Bougainvilleas are mainstays in landscape gardens because they’re tough, drought tolerant and produce prolific blooms year round. However, they won’t look good when they’re being attacked by insects and pests.
We’ll tackle the concern, ‘what is eating my bougainvillea leaves?’ by listing possible insects, pests and animals.
What is eating my bougainvillea leaves: Insects
The list of insects that feed on bougainvillea include the following:
- Bougainvillea Loopers
- Leaftier Caterpillars
- Leaf Cutter Bees
Tiny insects that are usually pale green, aphids are sure to come if your bougainvillea is stressed out or neglected. One or two won’t be noticeable, but they soon grow in a cluster and can be found on new growth.
Bougainvillea loopers love to munch on bougainvillea foliage and leave telltale signs of damage on the edges. Although they leave your plant looking unsightly they typically won’t cause its death.
If you see rolled-up bougainvillea leaves that are webbed up then it’s likely that leaftier caterpillars have visited.
Leaf Cutter Bees
Leaf cutter bees leave behind small circular corner cuts that may seem unsightly at first, but generally speaking they won’t do any lasting damage to your bougainvillea plants.
How to Treat Bougainvillea For Insects
The good news is that all of the insects mentioned above (except aphids) won’t likely cause significant or permanent harm to your bougainvillea plant. Some of them only target the leaves, which means your flower will be undisturbed.
Aphids, mealybugs, scale and whiteflies can be addressed with an insecticidal soap and spray application.
Alternatively, you can use neem oil especially if your bougainvillea leaves have a white substance that comes from the whitefly.
As always, follow the instructions on the label and treat your plants in the early morning or evening for the best results.
Caterpillars and leaf cutter bees usually go away on their own after having their fill. One natural remedy is to leave them alone as some of them are beneficial and won’t hurt your bougainvillea anyway.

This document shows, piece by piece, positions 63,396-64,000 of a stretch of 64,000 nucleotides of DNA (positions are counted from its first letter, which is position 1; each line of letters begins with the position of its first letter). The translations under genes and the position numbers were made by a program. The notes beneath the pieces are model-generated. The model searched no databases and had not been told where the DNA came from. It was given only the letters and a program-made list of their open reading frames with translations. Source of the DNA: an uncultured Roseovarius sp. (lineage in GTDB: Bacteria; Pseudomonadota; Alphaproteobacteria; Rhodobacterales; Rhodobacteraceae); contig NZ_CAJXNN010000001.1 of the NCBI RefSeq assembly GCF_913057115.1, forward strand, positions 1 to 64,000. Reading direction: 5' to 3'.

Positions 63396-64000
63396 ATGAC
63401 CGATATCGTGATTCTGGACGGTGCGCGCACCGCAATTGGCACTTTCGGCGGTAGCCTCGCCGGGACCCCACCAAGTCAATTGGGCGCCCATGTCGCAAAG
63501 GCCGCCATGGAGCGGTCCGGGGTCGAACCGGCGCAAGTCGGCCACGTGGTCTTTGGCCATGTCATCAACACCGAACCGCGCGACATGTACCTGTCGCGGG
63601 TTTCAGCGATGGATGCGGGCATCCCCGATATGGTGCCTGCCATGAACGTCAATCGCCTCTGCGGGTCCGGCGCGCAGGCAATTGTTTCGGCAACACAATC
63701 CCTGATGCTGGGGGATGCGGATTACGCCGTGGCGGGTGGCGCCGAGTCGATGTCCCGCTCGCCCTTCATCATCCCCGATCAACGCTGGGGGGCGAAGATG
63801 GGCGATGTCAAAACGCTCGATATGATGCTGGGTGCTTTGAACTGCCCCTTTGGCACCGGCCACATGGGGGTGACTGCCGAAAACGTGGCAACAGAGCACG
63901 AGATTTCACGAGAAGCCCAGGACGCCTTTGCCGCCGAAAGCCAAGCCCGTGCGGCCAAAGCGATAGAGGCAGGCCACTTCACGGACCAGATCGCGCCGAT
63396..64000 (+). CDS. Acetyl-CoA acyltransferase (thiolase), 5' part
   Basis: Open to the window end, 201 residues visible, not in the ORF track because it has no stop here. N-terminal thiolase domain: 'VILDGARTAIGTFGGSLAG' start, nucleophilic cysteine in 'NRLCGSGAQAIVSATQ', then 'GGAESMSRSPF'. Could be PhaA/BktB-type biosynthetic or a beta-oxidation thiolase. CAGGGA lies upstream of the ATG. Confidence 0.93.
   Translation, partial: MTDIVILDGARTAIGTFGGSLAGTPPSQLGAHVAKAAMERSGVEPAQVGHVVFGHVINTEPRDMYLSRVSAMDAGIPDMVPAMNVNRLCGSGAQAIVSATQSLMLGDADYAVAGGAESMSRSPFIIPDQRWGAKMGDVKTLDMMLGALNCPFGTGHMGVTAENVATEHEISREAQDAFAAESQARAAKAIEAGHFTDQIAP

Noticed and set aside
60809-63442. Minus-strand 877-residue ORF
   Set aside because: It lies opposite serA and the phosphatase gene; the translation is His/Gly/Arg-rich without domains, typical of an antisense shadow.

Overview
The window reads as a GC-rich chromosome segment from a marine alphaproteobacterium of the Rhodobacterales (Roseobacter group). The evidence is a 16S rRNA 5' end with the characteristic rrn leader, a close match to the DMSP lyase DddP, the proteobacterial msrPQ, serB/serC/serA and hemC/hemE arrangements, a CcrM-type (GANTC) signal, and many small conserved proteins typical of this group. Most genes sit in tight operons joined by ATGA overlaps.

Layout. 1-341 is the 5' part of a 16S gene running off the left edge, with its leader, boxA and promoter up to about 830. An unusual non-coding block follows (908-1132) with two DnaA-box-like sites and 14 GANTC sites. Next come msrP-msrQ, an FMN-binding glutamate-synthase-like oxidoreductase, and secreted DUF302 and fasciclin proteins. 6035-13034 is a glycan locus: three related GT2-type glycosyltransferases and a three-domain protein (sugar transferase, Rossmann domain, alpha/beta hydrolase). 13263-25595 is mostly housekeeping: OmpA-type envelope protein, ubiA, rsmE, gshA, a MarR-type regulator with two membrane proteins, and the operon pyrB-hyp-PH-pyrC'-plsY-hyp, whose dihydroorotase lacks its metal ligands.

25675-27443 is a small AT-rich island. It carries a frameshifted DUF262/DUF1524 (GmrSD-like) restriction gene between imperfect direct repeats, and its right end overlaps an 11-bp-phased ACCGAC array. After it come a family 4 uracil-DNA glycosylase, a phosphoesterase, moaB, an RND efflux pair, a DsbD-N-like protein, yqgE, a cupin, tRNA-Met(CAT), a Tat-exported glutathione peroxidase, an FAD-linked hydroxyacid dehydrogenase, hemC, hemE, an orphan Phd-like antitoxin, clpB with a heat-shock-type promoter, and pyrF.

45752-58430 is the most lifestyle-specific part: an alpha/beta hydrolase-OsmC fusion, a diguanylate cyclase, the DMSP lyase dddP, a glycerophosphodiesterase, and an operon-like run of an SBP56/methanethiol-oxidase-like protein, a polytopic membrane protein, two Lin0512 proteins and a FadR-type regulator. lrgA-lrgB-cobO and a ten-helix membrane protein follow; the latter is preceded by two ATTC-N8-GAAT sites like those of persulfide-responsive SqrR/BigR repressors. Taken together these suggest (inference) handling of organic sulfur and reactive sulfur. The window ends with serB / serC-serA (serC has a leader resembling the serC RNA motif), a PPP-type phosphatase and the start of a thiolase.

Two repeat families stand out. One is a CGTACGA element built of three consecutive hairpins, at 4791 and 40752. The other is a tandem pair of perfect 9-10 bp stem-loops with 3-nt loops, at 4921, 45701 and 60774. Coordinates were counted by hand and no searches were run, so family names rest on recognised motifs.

When you spot the bougainvillea loopers and leaf cutter bees you can remove them by hand or dislodge them from their perch with a jet of water.
The best remedy to keep insects away from your bougainvillea though, is to keep your plant happy. Too much stress tends to attract them, so follow basic bougainvillea care such as watering only when the soil is dry and fertilizing at half-strength during spring and mid-summer.
Prune away excess stems and leaves to encourage better airflow, and maintain your garden or yard constantly by removing debris such as dead stems and leaves.
Animals that Like to Eat Bougainvillea
The list of animals that like to eat bougainvillea leaves are the following:
What Animals are the most likely to Eat Bougainvillea
Deer will eat almost any plant that’s available to them or placed in their path, including the usually thorny bougainvillea. The good news is that they won’t eat enough to destroy them or leave them helplessly incapacitated.
Birds love the bougainvillea, but not the leaves. They usually feed on flower nectar which is perfectly fine. To this end they’re not considered pests at all.
Like deer, most rabbits will try to get a taste of the bougainvillea leaves but they’ll likely move on to something else. Light grazing won’t be enough to derail your bougainvillea’s growth.
How to Stop Animals from Eating Bougainvillea
Animals won’t pose a problem for the bougainvillea as it has a defense mechanism that will keep them at bay.
The thorns and the taste should be enough to have it survive deer and the occasional rabbit attacks but the damage will be minimal and your plant should spring back more vigorously than before.
To stop animals from eating bougainvillea leaves you can set up an artificial barrier such as a fence or wires so it would be more difficult to enter. Birds won’t harm the plant and are likely to get the nectar and fly somewhere else.
What is eating my bougainvillea leaves: Final thoughts
The best defense against bougainvillea’s natural enemies is to keep it happy. Do some light pruning every now and then and make sure to remove dead leaves and stems, as well as spent flowers regularly.
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